Edit: It’s prodigious intelligent ways of thinking, like this one, that leads me to believe that you should be added as a contact.

  • August 30, 2010 at 5:28 am
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    How about judgement against the idea that these stone or metal idols were living gods? There is only one living God.

  • August 30, 2010 at 5:28 am
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    Exodus 20:1-3, And God spake all these words, saying, I am the LORD thy God, which have brought thee out of the land of Egypt, out of the house of bondage. Thou shalt have no other gods before me.

  • August 30, 2010 at 5:28 am
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    gods is lower case. when people worship anything other than God himself, whether it be money, power, self, or the little gold statue someone makes…they are all referenced as having ‘other gods before me’. Doesn’t make them God. because there is only one God, but people like the turn lots of other things into gods, gods that aren’t the Lord.

  • August 30, 2010 at 5:28 am
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    I’m not entirely positive… But a majority of the time the Pharaohs and the like were considered gods or representation of the gods. It was probably in reference to the fact that they would set themselves or other men up as gods at that time.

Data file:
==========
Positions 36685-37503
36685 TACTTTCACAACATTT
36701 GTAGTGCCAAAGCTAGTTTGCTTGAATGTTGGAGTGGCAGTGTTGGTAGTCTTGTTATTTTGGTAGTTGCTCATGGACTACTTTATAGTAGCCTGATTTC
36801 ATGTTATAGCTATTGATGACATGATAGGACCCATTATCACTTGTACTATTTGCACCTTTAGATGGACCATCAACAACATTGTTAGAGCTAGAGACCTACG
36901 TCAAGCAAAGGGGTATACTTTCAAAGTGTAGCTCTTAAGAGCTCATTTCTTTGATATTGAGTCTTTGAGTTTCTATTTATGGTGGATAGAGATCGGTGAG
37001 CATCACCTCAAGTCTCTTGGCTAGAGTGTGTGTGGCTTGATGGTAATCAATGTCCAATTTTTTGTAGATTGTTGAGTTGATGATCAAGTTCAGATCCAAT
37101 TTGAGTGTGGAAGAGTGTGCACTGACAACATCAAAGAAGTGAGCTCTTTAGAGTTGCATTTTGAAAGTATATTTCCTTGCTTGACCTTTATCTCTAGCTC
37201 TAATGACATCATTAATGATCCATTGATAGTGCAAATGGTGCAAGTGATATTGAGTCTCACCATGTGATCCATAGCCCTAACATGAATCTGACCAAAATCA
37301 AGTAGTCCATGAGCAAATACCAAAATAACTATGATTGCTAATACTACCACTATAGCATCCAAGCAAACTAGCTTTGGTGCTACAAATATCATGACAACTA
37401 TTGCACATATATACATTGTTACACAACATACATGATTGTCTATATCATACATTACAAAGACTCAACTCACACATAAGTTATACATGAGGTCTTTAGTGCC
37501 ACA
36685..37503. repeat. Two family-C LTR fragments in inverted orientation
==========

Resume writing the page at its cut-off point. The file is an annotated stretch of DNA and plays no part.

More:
• August 30, 2010 at 5:28 am
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    they omitted the word "imaginary" because most people implicitly understand this

    😉

  • August 30, 2010 at 5:28 am
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    How strong an effect it would have had than to bring down the very fundamental of a religious society.

  • August 30, 2010 at 5:28 am
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    Bible has i think at least 349 Gods. I think more.

  • August 30, 2010 at 5:28 am
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    Any object of worship can be descibed as a "god".

  • August 30, 2010 at 5:28 am
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    Why do you say "the god of the exodus" as if the Hebrews didn’t worship Yahweh throughout their history anyways. The whole idea of Yahweh judging of Egypt was to save his people who lived in that land around that time from the rulers of Egypt. They didn’t want to release the Israelites. Plus its clear the Egyptians majick worked for them to do the same as Moses and Aaron. The only think their gods couldn’t do was lift the reed sea.

  • August 30, 2010 at 5:28 am
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    Yes, there is only one true God. I mean God in the sense that he is an all knowing, omnipresent, perfect entity. He is not some anthropomorphic "grandpa." He is, after a fashion, ineffable. He is so great and powerful that we have no frame of reference from which to impute characteristics to him.

    There are other inferior gods, at least metaphorically speaking. People worship sex, or Gold, or riches, or images. These things become their gods.

    Perhaps what was meant in the reference to Egyptian gods was not the actual deities like Anubis, Horus, Set, et cetera. Perhaps what was meant was actually things that men and women reverenced in the stead of the Christian God (the one true God).